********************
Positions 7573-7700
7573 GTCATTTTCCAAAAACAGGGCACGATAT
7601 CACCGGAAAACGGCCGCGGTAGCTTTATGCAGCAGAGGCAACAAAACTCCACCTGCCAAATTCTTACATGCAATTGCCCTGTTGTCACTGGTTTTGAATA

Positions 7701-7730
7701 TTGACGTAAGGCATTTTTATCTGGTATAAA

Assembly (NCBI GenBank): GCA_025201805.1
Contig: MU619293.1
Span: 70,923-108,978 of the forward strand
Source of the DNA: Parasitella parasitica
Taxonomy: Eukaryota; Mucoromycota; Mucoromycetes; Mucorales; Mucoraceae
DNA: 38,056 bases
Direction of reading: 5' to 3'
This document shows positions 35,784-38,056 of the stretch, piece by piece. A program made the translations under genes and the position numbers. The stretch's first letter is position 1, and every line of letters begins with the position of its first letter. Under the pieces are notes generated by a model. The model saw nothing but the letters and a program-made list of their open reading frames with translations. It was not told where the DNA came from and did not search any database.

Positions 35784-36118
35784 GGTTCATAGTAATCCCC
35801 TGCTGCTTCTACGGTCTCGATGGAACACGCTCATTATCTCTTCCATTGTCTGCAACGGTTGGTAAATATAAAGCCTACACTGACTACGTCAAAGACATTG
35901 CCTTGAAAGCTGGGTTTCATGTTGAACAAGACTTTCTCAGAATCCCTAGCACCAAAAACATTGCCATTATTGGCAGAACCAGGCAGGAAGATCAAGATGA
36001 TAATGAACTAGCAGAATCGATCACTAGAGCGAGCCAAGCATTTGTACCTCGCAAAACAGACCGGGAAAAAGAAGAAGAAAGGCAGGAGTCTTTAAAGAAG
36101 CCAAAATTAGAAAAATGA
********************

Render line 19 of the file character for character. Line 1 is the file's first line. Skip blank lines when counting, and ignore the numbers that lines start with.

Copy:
36101 CCAAAATTAGAAAAATGA